Between flooding, weather-delayed planting and drought, there’s plenty of head-scratching over how much corn may actually get planted this spring.
In terms of flooding, the American Farm Bureau Federation (AFBF) estimated last week that nearly 3.6 million acres of farmland has been impacted by flooding and that an estimated 40% of this year's rice crop has been affected.
According to AFBF, Arkansas topped the list with a million acres affected, including 300,000 acres of rice and 120,000 acres of wheat. Illinois was estimated to have 500,000 acres of farmland under water, with Mississippi and Missouri coming in at 600,000 and 570,000 acres, respectively. Tennessee reported 650,000 acres and Louisiana was pegged at 280,000 acres.
“There is no doubt about it, the effect of the flooding on farmers and ranchers is being felt deeply across the south,” says Bob Young, AFBF chief economist. “One is reminded of the ’93 or ’95 floods in terms of scale of affected area.”
Young says it’s critical that the government acts quickly to rebuild the levees and allow producers to make plans for the future.
“In many of these areas, agriculture is the major economic driver for the region,” Young says. “While some may be able to get a crop in the ground this year, we need to also think about the long-term economic health of these farms and communities.”
Without the levees in place to protect homes and farms however, it may be hard to make those investments, added Young.
Even so, the May World Agricultural Supply and Demand Estimates (WASDE) pegs the 2011-2012 U.S. corn crop at a record-large 13.5 billion bu., up 1.1 billion bu. from 2010-2011, with the third-highest yield on record at 158.7 bu/acre. Though ending stocks for 2011-2012 are estimated at 900 million bu., 170 million more than this year, WASDE analysts say that still represents a historically tight level. The projected season-average corn price for 2011-2012 is $5.50-$6.50/bu., compared to the estimate of $5.10-$5.40/bu. this year.
Along the way, drought is wreaking havoc on producer plans in the Southwest and skewing near-term cattle market supplies (see "Where Are All The Calves Coming From?" elsewhere in this newsletter.)
In Texas, preliminary estimates of drought losses are at $1.2 billion and climbing as livestock producers continue to sell off herds and crop conditions deteriorate, according to economists with the Texas AgriLife Extension Service.
“Each day without rainfall is one in which crop and livestock losses mount,” says David Anderson, AgriLife Extension livestock economist. “Even with the severity of the current drought, estimation of economic losses is difficult given that we are still early in the growing season.”
Livestock losses due to drought were an estimated $1.2 billion from November 2010 through May. Those losses include increased feeding costs and lost value of wheat pasture grazing, Anderson says.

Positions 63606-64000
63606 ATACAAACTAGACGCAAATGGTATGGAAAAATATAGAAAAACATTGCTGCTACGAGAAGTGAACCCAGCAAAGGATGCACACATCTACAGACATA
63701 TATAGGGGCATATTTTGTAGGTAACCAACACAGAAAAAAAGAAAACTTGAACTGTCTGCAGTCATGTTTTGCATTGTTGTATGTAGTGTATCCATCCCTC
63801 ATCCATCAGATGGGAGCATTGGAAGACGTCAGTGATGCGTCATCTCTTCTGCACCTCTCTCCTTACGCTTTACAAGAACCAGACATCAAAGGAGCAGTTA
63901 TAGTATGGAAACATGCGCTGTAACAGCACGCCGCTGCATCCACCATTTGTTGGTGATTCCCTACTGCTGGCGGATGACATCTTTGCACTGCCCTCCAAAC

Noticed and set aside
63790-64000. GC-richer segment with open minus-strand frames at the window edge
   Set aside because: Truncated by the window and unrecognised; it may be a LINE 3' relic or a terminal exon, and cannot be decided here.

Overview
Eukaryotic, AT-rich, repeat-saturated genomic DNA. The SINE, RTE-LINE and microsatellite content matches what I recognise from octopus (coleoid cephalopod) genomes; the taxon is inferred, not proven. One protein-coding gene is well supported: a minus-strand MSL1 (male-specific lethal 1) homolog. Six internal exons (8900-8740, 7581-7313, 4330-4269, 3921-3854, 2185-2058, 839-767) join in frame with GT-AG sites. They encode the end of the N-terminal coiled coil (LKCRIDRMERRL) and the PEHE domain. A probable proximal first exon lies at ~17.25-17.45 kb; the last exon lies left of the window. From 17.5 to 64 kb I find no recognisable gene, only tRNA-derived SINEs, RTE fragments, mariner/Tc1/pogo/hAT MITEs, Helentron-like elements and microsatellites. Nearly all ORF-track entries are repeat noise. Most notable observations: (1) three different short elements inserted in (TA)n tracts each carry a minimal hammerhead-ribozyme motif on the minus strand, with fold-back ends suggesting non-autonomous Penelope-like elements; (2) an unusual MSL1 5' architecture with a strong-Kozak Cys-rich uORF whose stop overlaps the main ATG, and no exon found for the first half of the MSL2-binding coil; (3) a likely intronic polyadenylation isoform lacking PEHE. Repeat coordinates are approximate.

“Texas is the largest beef cow producing state in the U.S. with more than 5 million head,” Anderson says. “More than 90% of the state’s beef cows are located in counties categorized as being in severe to exceptional drought.”
The most recent U.S. Drought Monitor indicates 100% of the state has at least abnormally dry conditions and 82% is classified in extreme and exceptional drought. And, that’s just drought and just in Texas. Producers in other states continue facing drought and flooding.
“As a result of these weather-related events affecting beef cow herds, and after a brief pause, weekly federally inspected total cow slaughter has increased again at rates generally 1%-2% above rates for the corresponding weeks last year, for at least the 5 weeks through April 23,” say analysts in this month’s Livestock, Dairy and Poultry Outlook. “These slaughter rates likely reflect an about-face with respect to any plans for cow herd expansion in the southern tier of states most affected by the drought. Other parts of the country, notably the Northern Plains and Rocky Mountain regions, are beginning to exhibit signs of heifer retention for cowherd expansion. Weekly federally inspected dairy cow slaughter, on the other hand, has continued its relatively high ongoing rate in the 2%-5% range.”
See the full report at usda.mannlib.cornell.edu/.
For the week ending May 22, according to the National Agricultural Statistics Service:
Corn – 79% is in the ground, 13% less than last year and 8% less than average. 45% has emerged, 24% less than last year and 14% less than average.
Soybeans – 41% is planted, 10% less than last year and 10% less than average. 12% has emerged, 10% less than last year and 7% less than average.
Winter wheat – 62% was at or beyond the heading stage, 1% more than last year, but 3% behind the average. 32% is in Good to Excellent condition, 34% less than last year.
Spring wheat – 54% is planted, which is 35% behind last year and the five-year average. 24% has emerged, 43% behind year and 50% behind the five-year average.
Sorghum – 40% is planted, which is 1% ahead of last year even with the average pace.
Oats – 80% of seeding is complete, which is 16% behind last year and the average pace. 61% of the crop has emerged, 27% behind of last year and 24% behind average. 56% is reported in Good or Excellent condition; 80% was at the same time a year ago.
Barley – 57% is planted, which is 33% behind last year and 32% behind normal. 27% has emerged, which is 33% slower than last year and the five-year average.
Pasture – 54% of the nation’s pasture and range is rated as Good or Excellent, 13% less than at the same time last year. 22% is rated Poor or Very Poor, compared to 8% a year ago. States reporting more than 40% of pasture as Poor or Very Poor were: Arizona (50%); Colorado (48%); Florida (41%); Georgia (47%); Louisiana (43%); New Mexico (84%); Oklahoma (42%); Texas (73%).